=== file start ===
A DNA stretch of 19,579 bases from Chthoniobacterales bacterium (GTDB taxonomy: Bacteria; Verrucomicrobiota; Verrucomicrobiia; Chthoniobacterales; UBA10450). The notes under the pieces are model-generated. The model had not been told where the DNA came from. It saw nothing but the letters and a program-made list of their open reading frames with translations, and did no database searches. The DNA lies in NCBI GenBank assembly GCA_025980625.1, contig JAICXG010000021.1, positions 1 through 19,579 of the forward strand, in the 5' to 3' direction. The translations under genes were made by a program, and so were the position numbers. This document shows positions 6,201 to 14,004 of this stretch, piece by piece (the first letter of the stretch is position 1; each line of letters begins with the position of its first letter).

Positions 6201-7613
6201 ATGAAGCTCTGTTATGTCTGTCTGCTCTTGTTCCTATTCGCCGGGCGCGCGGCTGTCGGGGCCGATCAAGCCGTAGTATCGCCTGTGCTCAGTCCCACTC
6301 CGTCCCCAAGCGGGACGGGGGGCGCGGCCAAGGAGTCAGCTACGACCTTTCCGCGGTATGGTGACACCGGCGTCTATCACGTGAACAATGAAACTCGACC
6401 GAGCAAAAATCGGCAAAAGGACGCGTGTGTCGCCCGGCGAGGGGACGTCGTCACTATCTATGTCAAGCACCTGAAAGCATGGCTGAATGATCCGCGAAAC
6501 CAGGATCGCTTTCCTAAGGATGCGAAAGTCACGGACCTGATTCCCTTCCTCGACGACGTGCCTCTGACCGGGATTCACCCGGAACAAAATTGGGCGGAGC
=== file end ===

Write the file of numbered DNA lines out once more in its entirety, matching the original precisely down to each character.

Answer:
A DNA stretch of 19,579 bases from Chthoniobacterales bacterium (GTDB taxonomy: Bacteria; Verrucomicrobiota; Verrucomicrobiia; Chthoniobacterales; UBA10450). The notes under the pieces are model-generated. The model had not been told where the DNA came from. It saw nothing but the letters and a program-made list of their open reading frames with translations, and did no database searches. The DNA lies in NCBI GenBank assembly GCA_025980625.1, contig JAICXG010000021.1, positions 1 through 19,579 of the forward strand, in the 5' to 3' direction. The translations under genes were made by a program, and so were the position numbers. This document shows positions 6,201 to 14,004 of this stretch, piece by piece (the first letter of the stretch is position 1; each line of letters begins with the position of its first letter).

Positions 6201-7613
6201 ATGAAGCTCTGTTATGTCTGTCTGCTCTTGTTCCTATTCGCCGGGCGCGCGGCTGTCGGGGCCGATCAAGCCGTAGTATCGCCTGTGCTCAGTCCCACTC
6301 CGTCCCCAAGCGGGACGGGGGGCGCGGCCAAGGAGTCAGCTACGACCTTTCCGCGGTATGGTGACACCGGCGTCTATCACGTGAACAATGAAACTCGACC
6401 GAGCAAAAATCGGCAAAAGGACGCGTGTGTCGCCCGGCGAGGGGACGTCGTCACTATCTATGTCAAGCACCTGAAAGCATGGCTGAATGATCCGCGAAAC
6501 CAGGATCGCTTTCCTAAGGATGCGAAAGTCACGGACCTGATTCCCTTCCTCGACGACGTGCCTCTGACCGGGATTCACCCGGAACAAAATTGGGCGGAGC